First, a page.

In the United States there is a long history of giving and volunteerism. Currently in the United States about $400B per year is given away for charitable causes. There are over 1.5M non-profit organizations in the US.
About 25% of the US population volunteers giving about 8B hours of service per year. In order to graduate from high school my children were required to volunteer for charitable institutions. I spend about a third of my time devoted to philanthropic causes.
This culture of giving and volunteerism started before the US became a country. In fact, Harvard University, which was founded in 1636, was founded on a charitable grant. So what good has all those donations been used for.
Philanthropy has been used to support medical centers, research to cure diseases, start universities, libraries, it’s been used to help the poor, the hungry. Philanthropy has been used to help every aspect of society.
Philanthropy is not primarily about rich people helping poor people, but about private initiatives for public good, focusing on quality of life. In the US people of all income levels donate. Most donations come from individuals, almost all wealthy people donate and about two thirds of the middle class and poor donate money and time to charitable causes.
My father started his philanthropy in the United States by giving scholarships to Chinese students coming to the United States.
Over many years in the United States he has given to many educational and health related causes. His major gifts include, the Tang Center for the Study of Herbal Medicine at the University of Chicago, at the RAND corporation a US think tank, he started the Tang Center for China Studies, and at the Field Museum he funded the Cyrus Tang Hall of China, which is the first permanent exhibit in the US on the history of China.
The first time my father returned to China was in 1995, 45 years after he first left Hong Kong. After that trip he realized that he could have a greater impact in China and began to focus his philanthropic efforts in China.
You are aware of many of these projects, but since the start of the Cyrus Tang Foundation over 20 years ago the Foundation has been involved in over 65 major projects:
CTF has built over 250 grade schools in impoverished areas, it has funded a University Library, a medical center, a 1000 bed community hospital, a national level nano technology center, CTF has funded programs in archeology, cultural preservation, public health initiatives, rural economic development programs - and many more.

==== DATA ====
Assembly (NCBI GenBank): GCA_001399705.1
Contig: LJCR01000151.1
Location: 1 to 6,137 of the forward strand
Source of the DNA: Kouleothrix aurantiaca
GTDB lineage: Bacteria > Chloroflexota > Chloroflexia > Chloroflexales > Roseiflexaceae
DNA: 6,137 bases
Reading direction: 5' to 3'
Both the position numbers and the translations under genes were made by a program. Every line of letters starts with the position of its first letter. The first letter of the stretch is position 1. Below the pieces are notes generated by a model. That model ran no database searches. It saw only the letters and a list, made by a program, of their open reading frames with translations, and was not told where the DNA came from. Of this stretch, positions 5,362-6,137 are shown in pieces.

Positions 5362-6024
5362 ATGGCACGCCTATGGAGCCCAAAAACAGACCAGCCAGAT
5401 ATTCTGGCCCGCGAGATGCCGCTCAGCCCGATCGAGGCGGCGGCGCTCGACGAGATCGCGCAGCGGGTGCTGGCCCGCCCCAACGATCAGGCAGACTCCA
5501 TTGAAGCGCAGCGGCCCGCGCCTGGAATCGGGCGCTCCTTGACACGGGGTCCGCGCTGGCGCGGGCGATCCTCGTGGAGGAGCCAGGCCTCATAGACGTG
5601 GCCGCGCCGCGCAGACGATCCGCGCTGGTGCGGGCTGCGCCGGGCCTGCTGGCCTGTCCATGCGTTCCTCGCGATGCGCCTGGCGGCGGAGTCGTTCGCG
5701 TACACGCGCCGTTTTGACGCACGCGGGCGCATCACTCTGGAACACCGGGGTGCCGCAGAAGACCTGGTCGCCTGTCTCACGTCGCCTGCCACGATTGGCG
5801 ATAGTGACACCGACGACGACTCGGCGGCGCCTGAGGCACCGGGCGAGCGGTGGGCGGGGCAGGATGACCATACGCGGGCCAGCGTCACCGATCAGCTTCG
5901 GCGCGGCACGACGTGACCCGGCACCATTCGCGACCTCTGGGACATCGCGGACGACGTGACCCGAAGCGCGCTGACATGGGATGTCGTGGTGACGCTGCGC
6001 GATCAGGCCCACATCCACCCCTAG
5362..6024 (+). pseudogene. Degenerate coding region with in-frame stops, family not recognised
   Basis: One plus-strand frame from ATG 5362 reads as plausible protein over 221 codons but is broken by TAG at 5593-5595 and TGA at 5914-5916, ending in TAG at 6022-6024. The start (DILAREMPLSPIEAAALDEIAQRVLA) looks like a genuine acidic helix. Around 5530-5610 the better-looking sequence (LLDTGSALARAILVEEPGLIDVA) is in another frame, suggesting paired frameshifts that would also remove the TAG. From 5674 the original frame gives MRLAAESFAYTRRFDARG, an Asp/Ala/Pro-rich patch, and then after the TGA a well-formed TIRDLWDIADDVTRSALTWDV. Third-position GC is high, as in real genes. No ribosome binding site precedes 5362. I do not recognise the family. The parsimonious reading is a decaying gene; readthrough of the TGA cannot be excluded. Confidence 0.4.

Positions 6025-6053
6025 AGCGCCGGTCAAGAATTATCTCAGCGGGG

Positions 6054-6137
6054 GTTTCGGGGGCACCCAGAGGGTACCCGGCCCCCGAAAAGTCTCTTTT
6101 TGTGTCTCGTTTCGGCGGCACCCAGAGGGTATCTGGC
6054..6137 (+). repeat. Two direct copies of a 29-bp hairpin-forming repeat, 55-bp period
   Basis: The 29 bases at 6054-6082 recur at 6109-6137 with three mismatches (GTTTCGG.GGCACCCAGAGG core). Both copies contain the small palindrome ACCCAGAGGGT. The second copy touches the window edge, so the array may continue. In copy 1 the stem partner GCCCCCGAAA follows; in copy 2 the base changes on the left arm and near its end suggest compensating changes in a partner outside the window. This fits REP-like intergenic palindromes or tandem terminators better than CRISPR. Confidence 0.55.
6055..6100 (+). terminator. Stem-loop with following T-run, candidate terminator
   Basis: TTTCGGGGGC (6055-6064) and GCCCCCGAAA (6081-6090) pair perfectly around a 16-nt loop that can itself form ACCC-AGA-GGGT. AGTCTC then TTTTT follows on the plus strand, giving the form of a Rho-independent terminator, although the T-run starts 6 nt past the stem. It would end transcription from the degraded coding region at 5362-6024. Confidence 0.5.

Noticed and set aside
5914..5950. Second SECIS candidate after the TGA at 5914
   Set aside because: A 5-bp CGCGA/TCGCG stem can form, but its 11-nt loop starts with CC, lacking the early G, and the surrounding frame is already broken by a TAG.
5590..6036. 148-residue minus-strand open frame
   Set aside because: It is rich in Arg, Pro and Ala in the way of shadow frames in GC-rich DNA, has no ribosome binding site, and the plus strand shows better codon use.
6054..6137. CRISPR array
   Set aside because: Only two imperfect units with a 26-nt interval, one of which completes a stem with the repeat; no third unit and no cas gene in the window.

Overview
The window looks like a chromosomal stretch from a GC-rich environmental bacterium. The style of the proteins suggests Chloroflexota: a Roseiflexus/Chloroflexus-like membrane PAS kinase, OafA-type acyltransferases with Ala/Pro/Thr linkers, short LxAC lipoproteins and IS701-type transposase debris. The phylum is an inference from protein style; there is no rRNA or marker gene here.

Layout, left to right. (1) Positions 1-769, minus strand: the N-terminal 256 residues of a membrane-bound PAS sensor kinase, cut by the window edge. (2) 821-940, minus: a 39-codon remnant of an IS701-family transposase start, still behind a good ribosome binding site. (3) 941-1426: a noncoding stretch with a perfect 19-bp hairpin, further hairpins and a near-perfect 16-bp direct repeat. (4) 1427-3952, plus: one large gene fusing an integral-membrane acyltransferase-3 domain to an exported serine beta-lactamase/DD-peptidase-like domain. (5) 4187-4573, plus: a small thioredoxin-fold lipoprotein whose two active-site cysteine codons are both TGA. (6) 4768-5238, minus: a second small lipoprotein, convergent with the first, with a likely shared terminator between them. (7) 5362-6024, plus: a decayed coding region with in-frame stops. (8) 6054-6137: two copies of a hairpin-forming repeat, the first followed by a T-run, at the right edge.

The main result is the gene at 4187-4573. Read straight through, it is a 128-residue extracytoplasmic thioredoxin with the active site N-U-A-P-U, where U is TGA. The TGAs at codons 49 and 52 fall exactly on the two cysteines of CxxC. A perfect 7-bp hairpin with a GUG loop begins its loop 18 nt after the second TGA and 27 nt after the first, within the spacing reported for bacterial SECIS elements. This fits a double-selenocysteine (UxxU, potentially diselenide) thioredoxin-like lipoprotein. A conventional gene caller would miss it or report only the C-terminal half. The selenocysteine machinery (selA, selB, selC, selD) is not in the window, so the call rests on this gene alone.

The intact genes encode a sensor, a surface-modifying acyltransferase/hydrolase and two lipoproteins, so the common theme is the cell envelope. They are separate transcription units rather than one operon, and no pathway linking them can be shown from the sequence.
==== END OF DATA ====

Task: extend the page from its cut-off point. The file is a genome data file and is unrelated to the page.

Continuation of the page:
- Dad’s proudest philanthropic achievement are the scholarship programs developed for students. Currently CTF is helping to support students in 22 universities, students in 420 high schools, in 10 provinces. Since the start, there have been 100,000 scholarships granted for students from high school, university and in graduate studies. There are over 10,000 university alumni, and along the way there have been marriages and children among the alumni. Dad was honored to officiate many marriages.
So I’ve been asked the question, “is the family in agreement with the decision to give away much of the wealth to charity, to others, to strangers?”
The simple answer is yes, my sister and I have never had an issue with this.
My father certainly has financially taken care of his family. We could not possibly spend or consume all the wealth that he has been created. Since the company has been passed to me, I expect to give most of my wealth to charitable causes and I hope that my children will do the same. Over time wealth is constantly being created and should be recirculated in society.
I don’t know the exact reasons that my father decided to donate so much, but I know that the American culture of giving influenced him, his peers in the US also encouraged him to be generous and donate.
I know that donating wealth is not a typical Chinese concept, but it is becoming more popular as huge amounts of wealth is being created in China.
-In 2010 Bill Gates and Warren Buffet started something called the ‘Giving Pledge”, where wealthy people committed to give to charity half of their wealth during their lifetime. My father had already planned to do that years before. But he did it in his own style quietly without a need to tell others or make a big deal about it.
What has my father left behind? What is his legacy? He has two children, five grandchildren, a thriving, growing business but most importantly he has left a legacy of his ideas that hopefully will influence generations of people to give back, to volunteer time and energy to doing good deeds for your community.
Everyone here is part of his legacy. He will live on through you, through your good efforts. Thank you for being part of his journey and his life.